Structural Living Shoreline Options

  • Headland Control Breakwaters
    Headland Control Breakwaters   Headland Control along a high energy shoreline. The breakwaters units are placed strategically along the coast, and the shoreline in between has eroded to a predicted bay shape. This method can be a more cost-effective method to protect long reaches of shoreline.   Photo by Shoreline Studies Program
  • Detached Breakwater
    Detached Breakwater   Detached breakwaters in a high energy area with a strong unidirectional alongshore sand transport system. Behind the structures, a sand salient widens the beach and provides some protection to the created dune. The system allows sand to continue to move along the shore in order to minimize downdrift impacts.   Photo by Shoreline Studies Program
  • Headland Breakwater
    Headland Breakwater   Headland attached breakwaters just after construction. Inset shows the site six years after installation. The wide, vegetated beach and backshore stabilizes the shore and provides protection in this relatively high energy area.   Photo by Shoreline Studies Program
  • Sill Systems
    Sill Systems   A system of sills with gaps or windows along an historic shoreline. The sills with planted marsh protect the base of the high upland bank, which is graded in some areas. The point of land was eroding quickly away threatening to breach the pond.   Photo by Shoreline Studies Program
  • Sill
    Sill   A sill with marsh in a medium to high energy environment. The riprap structure is necessary to provide protection to the planted marsh and, therefore, stability to the shoreline. Without the sill, the marsh would erode due to the site’s wave climate. A gap in the structure provides a sandy beach and access to the river.   Photo by Shoreline Studies Program
  • Spurs
    Spurs   Transitional structures such as spurs are used to interface adjacent shorelines or structures to a breakwater or sill system. In this case, a large spur has been constructed from the adjacent revetment to maintain the desired bay shape of the last breakwater and bay. Transitional structure type, size, and orientation are dependent on site-specific conditions.   Photo by Shoreline Studies Program
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In order to maintain a more natural coastal profile, the Shoreline Studies Program at the Virginia Insitute of Marine Science prefers to use Living Shoreline methods for shore stabilization. Structural living shorelines consist of sills, breakwaters, and transition structures called spurs.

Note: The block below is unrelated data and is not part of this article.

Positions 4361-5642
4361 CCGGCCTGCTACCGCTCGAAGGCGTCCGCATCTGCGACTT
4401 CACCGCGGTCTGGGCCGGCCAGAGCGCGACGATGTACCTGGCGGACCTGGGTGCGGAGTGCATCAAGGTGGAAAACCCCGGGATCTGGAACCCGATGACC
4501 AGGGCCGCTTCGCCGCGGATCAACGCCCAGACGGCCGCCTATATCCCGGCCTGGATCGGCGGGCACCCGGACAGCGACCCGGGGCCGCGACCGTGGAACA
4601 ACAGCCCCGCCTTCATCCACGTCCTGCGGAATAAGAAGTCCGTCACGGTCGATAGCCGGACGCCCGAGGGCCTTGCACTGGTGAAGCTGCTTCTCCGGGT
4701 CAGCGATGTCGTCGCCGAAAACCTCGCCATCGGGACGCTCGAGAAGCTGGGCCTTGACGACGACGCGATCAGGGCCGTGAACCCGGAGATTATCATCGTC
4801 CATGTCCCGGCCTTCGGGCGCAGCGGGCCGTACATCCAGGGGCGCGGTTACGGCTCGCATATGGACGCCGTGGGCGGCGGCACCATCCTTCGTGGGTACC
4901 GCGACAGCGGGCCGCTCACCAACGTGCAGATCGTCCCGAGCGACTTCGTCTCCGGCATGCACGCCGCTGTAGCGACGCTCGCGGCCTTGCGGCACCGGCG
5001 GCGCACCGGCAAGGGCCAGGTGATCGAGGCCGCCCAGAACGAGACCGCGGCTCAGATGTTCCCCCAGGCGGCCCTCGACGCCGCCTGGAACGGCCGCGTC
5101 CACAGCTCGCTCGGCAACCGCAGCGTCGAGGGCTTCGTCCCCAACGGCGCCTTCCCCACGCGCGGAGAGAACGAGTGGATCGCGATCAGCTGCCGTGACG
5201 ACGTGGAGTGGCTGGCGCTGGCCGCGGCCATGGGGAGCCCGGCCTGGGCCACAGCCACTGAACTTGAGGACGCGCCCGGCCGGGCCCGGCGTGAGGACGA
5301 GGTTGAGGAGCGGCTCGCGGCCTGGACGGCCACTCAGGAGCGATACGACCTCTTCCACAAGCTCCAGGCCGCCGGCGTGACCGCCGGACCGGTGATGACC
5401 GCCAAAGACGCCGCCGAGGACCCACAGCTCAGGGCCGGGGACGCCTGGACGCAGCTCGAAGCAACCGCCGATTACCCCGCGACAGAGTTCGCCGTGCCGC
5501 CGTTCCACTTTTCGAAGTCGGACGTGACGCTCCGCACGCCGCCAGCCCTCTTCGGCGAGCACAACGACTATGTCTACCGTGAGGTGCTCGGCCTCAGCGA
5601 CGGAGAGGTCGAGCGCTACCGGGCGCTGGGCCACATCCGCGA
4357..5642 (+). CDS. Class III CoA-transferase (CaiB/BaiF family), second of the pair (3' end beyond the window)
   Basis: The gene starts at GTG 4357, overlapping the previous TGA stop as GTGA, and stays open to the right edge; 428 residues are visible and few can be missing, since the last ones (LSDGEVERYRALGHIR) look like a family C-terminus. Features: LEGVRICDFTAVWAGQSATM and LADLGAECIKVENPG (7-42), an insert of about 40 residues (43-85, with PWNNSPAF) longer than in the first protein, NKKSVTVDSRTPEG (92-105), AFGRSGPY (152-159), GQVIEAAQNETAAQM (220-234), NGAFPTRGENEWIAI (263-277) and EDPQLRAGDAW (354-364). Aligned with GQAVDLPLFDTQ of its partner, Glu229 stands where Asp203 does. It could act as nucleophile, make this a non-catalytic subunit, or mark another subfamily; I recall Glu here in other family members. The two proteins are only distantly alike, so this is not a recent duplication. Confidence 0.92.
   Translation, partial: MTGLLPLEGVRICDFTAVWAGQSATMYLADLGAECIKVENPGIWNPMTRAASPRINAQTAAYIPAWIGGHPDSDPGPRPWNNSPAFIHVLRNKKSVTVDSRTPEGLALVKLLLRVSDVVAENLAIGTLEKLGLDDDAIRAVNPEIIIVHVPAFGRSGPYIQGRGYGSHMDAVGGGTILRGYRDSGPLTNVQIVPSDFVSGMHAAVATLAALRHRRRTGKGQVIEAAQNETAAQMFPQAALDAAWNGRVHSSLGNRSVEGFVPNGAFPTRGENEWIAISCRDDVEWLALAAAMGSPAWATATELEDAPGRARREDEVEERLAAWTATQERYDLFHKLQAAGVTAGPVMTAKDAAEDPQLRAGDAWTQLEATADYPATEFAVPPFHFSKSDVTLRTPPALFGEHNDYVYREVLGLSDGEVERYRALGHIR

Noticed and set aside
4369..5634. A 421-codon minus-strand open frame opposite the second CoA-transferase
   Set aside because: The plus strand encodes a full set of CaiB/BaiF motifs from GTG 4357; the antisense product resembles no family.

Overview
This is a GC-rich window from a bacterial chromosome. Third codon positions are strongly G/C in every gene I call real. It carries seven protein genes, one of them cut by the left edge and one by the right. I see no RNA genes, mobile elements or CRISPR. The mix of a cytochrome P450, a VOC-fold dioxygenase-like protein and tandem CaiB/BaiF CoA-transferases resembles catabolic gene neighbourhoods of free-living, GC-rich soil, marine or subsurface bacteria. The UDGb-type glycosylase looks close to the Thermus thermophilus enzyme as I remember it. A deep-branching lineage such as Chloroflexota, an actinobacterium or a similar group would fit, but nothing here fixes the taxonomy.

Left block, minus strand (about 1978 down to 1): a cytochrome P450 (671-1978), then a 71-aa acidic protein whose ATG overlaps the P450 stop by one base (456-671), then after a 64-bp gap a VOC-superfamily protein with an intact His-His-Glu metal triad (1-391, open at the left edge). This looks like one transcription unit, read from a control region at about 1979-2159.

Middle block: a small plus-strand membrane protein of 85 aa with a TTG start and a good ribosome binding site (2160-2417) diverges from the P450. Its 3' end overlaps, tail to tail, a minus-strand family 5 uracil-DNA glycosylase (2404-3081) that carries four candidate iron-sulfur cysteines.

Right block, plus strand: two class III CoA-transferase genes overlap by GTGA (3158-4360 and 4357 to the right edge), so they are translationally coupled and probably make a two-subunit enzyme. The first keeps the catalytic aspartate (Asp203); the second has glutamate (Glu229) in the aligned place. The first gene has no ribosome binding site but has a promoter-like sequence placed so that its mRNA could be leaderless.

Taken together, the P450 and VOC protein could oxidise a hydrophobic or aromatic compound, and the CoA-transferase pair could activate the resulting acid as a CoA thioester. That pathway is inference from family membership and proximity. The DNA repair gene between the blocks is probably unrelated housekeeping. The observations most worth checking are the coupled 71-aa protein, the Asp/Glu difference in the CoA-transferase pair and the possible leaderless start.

A sill is a rock structure placed parallel to the shore so that a marsh can be planted behind it. It has been used extensively in Chesapeake Bay due to the fact that these structures can be used in a wide range of habitats and energy levels. Sills create a natural buffer and preserve and/or create habitat for benthic, estuarine, shallow water, and intertidal organisms. The use of rocks in creating the sill is necessary to protect the created habitat from erosion.

The sand for the wetlands substrate is usually placed on a 10:1 slope from the base of the bank to the back of the sill. The elevation of the intersection of the fill at the bank and tide range will determine, in part, the dimensions of the sill system. However, the design can be adjusted to fit particular sites. For long sites, gaps or windows can be placed in the sill to provide access for animals and  human recreation. Design and construction generally requires a trained contractor. These sites may require ongoing maintenance, particularly after storm events.

See Hardaway and Byrne (1999) for more information.


Breakwaters are a series of large rock structures placed strategically offshore. Headland breakwaters maintain stable pocket beaches between the structures and a sand tombolo that attaches the structure to the shore. Detached breakwaters are placed farther offshore to allow sand to continue to be transported alongshore. The wide beaches provide most of the protection, so beach nourishment should be included as part of the strategy and periodic beach re-nourishment may be needed. Headland Control is a method of shore control where breakwater units are placed strategically along a shoreline with the understanding that the land between the structures will erode to a predicted stable bay-shape over time. This method is effective along stretches of shoreline, particularly undeveloped farmland, where more closely spaced headland breakwaters would not be cost effective. 

Although single breakwaters can be used, two or more are recommended to address several hundred feet of coast.  For breakwaters, the level of protection changes with the system dimensions. Larger dimensions generally correspond to bigger fetches and where a beach and dune shoreline is desired. These systems create a natural buffer and preserve and/or create habitat for benthic, estuarine, shallow water, and intertidal organisms. These systems require a trained designer and contractor because of potential downdrift impacts.

See Hardaway and Byrne (1999) for more information.

Transition Structures: Spurs

In order to minimize impacts of structures on adjacent properties, spurs are used as a transitional structure. Transition structures can vary greatly depending on site-specific conditions of the reach. They can attach to an adjacent structure such as a revetment or groin to prevent flanking. They can be shore attached to help maintain the integrity of the shore protection system while seeking to minimize disruption to the alongshore sediment transport system and downdrift erosion.


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